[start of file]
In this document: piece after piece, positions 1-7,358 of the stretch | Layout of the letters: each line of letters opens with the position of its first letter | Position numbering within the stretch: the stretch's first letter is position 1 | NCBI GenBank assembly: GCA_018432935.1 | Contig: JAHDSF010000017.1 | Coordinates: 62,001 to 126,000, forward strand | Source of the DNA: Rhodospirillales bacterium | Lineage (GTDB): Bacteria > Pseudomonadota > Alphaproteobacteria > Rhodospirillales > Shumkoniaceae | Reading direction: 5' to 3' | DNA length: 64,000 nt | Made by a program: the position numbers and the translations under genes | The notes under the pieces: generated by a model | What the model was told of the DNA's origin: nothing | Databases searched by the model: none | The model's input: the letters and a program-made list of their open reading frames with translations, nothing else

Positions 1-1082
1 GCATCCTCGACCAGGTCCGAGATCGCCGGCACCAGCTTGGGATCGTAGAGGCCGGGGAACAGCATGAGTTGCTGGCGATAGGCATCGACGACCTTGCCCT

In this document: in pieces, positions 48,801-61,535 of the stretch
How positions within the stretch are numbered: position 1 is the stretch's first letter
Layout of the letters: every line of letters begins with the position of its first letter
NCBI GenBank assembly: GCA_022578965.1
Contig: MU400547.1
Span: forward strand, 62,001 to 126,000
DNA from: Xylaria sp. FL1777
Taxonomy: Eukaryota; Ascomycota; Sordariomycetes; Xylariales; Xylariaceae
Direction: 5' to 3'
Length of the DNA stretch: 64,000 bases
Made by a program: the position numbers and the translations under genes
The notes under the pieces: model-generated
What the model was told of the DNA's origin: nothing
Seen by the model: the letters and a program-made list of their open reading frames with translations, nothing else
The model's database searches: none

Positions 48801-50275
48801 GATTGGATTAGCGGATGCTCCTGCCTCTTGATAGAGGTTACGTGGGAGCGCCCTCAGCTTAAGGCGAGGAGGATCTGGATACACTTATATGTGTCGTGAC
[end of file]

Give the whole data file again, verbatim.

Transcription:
In this document: piece after piece, positions 1-7,358 of the stretch | Layout of the letters: each line of letters opens with the position of its first letter | Position numbering within the stretch: the stretch's first letter is position 1 | NCBI GenBank assembly: GCA_018432935.1 | Contig: JAHDSF010000017.1 | Coordinates: 62,001 to 126,000, forward strand | Source of the DNA: Rhodospirillales bacterium | Lineage (GTDB): Bacteria > Pseudomonadota > Alphaproteobacteria > Rhodospirillales > Shumkoniaceae | Reading direction: 5' to 3' | DNA length: 64,000 nt | Made by a program: the position numbers and the translations under genes | The notes under the pieces: generated by a model | What the model was told of the DNA's origin: nothing | Databases searched by the model: none | The model's input: the letters and a program-made list of their open reading frames with translations, nothing else

Positions 1-1082
1 GCATCCTCGACCAGGTCCGAGATCGCCGGCACCAGCTTGGGATCGTAGAGGCCGGGGAACAGCATGAGTTGCTGGCGATAGGCATCGACGACCTTGCCCT

In this document: in pieces, positions 48,801-61,535 of the stretch
How positions within the stretch are numbered: position 1 is the stretch's first letter
Layout of the letters: every line of letters begins with the position of its first letter
NCBI GenBank assembly: GCA_022578965.1
Contig: MU400547.1
Span: forward strand, 62,001 to 126,000
DNA from: Xylaria sp. FL1777
Taxonomy: Eukaryota; Ascomycota; Sordariomycetes; Xylariales; Xylariaceae
Direction: 5' to 3'
Length of the DNA stretch: 64,000 bases
Made by a program: the position numbers and the translations under genes
The notes under the pieces: model-generated
What the model was told of the DNA's origin: nothing
Seen by the model: the letters and a program-made list of their open reading frames with translations, nothing else
The model's database searches: none

Positions 48801-50275
48801 GATTGGATTAGCGGATGCTCCTGCCTCTTGATAGAGGTTACGTGGGAGCGCCCTCAGCTTAAGGCGAGGAGGATCTGGATACACTTATATGTGTCGTGAC